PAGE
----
Why? It may be relevant because by delaying the infusion you may help get an antibody response. Why say this..There are examples. the MS margaret Keenan did this and they made an antibody response. Last friday there was a modelling study that suggests that by delaying the dose it allows time for more people to respond. Likewise the data is hinting that if the B cells are repopulating then you can make an antibody response. In the modelling study a B cell level of about 20-25% was as good as a 9 months wait. Data will emerge hopefully of the CD19 levels being measured and then if we can link a B cell level to a response maybe when vaccine round three happens and we are not in a desparate state then maybe we can personalise thisto optimize a response.

      As another angle you can give people an anti-SARCov2 antibody response. The makers of ocrelizumab also make on of these. In our blood spot study we have seen someone having this type of treatment and there antibody levels are way above many vaccinated peoplehis…They should do a study to see if this protects ocrelizumab-treated people. We are in wave 3 and people are being encourgage to go out and about. It would be good PR and it may help people to be more confident about ocrelizumab in the COVID-19 era…if there is to be one this could be a COVID-19 casualty. Another could be fingolimod

      • Thank you for update DrRuth! And thanks too mousedoctor. My story is much like Cindy C above, only I got Pfizer at 2 months post infusion and testing for antibodies is not available to me because testing vaccinated but immune compromised individuals is not recommended by U.S. CDC at this time. I shield as much as possible and social distance, however, it is becoming increasingly difficult to safely distance anywhere in my community as it catapults open. Although Only 33% of my area is vaccinated, most go unmasked, and ignore personal space, and quite a bit have become aggressively more hostile in recent weeks to anyone wearing a mask. People here are genuinely mystified that a vaccinated immune compromised person is still at high risk for disease. I blame the confusing CDC messaging. Life outside my home is so significantly altered now and I am grateful to get any info from you all to share with my neuro to help guide DMT decisions. Thank you.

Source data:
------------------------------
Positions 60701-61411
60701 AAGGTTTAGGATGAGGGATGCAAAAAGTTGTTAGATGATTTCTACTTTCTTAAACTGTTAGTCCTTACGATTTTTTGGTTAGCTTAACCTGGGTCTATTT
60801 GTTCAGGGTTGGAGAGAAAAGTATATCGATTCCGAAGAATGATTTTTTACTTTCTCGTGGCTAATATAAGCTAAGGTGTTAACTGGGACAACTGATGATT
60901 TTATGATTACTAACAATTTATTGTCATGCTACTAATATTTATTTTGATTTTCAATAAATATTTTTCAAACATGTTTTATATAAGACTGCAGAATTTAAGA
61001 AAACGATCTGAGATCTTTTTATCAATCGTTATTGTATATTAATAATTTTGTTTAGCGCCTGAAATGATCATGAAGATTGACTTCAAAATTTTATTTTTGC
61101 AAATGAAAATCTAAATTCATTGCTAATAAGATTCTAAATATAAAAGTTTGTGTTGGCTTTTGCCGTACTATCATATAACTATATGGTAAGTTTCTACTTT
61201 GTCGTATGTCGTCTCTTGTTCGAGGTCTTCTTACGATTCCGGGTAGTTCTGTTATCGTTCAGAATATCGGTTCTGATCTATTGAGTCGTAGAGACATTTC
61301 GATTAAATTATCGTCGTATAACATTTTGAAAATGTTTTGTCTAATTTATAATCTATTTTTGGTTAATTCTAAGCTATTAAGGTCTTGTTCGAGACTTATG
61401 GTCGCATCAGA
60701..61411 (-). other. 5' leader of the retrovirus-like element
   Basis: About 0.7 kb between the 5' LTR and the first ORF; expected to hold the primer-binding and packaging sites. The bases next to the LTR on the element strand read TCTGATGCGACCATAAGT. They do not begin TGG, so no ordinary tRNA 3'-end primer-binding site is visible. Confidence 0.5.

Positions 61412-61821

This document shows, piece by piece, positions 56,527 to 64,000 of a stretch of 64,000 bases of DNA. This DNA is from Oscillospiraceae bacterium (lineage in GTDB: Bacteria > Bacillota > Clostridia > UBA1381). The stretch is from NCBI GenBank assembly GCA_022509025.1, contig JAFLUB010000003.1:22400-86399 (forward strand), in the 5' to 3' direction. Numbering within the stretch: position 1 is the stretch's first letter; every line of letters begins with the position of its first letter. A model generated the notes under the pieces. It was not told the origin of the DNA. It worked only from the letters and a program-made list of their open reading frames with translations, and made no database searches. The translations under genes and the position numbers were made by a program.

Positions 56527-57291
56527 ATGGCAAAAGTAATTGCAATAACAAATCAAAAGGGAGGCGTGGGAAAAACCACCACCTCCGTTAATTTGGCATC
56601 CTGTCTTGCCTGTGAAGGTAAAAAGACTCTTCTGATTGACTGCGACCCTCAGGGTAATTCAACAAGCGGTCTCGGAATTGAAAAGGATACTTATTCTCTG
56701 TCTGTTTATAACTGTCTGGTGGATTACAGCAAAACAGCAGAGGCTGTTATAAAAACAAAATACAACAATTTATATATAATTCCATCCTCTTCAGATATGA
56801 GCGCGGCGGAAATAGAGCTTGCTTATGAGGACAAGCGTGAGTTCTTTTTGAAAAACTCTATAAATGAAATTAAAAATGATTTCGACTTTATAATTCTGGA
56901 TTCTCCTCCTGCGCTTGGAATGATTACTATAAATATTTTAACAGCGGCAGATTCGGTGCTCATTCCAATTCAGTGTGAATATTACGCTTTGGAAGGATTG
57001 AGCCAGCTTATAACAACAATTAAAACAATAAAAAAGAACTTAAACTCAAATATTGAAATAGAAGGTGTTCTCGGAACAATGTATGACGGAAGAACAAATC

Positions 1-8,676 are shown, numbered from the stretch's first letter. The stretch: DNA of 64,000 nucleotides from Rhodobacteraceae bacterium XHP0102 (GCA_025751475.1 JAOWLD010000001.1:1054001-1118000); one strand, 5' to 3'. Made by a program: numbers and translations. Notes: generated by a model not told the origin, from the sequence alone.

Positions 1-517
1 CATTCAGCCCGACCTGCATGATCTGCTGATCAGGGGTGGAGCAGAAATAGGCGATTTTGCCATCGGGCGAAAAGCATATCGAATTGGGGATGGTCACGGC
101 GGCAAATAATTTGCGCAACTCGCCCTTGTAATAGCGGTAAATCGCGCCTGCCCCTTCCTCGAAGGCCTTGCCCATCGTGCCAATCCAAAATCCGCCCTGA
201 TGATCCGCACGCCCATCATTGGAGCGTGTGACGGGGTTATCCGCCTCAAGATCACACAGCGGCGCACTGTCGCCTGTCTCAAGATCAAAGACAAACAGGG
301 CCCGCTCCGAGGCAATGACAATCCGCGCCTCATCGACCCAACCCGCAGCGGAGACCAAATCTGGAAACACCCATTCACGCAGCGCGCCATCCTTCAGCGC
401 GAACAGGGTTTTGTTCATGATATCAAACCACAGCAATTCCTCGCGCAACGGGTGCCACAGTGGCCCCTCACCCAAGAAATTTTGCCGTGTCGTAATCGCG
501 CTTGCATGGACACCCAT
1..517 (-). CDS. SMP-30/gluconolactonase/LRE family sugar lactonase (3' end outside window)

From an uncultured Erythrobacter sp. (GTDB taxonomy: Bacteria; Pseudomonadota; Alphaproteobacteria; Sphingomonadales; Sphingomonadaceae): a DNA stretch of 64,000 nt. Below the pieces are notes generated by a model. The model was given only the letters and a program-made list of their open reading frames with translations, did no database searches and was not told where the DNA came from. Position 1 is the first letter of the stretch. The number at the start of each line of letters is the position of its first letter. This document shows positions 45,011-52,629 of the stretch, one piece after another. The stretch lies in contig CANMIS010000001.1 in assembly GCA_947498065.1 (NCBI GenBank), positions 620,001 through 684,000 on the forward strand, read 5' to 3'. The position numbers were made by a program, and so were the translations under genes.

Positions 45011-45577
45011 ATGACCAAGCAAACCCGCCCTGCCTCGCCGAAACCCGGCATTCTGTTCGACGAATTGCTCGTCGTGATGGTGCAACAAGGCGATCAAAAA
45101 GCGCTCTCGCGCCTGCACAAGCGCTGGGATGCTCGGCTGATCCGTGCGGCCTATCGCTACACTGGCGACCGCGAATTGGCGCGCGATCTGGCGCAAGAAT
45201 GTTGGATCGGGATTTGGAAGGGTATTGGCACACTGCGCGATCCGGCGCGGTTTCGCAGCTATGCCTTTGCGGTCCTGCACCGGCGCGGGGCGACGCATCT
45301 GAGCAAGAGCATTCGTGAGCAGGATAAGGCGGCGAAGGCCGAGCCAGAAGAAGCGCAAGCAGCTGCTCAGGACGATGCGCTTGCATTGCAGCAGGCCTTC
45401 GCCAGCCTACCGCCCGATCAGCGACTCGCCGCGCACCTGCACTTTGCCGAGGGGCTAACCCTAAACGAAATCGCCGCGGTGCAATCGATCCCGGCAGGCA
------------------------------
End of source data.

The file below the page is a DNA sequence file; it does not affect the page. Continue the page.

• I have a T shirt with little print on it which read “If you can read this” then in Big print…”Stop being an inconsiderate A hole, please get out of my Air Space”

        • Testing vaccinated but immune compromised individuals is not recommended by U.S. CDC at this time….Do they give reason why…I know in Arthritis there were concern about false positives do you have a link

          • Gladly.
            Interim Guidelines for COVID-19 Antibody Testing in Clinical and Public Health Settings (Updated Mar. 17, 2021)
            Simply, not recommended to get/give antibody test if patient vaccinated, period.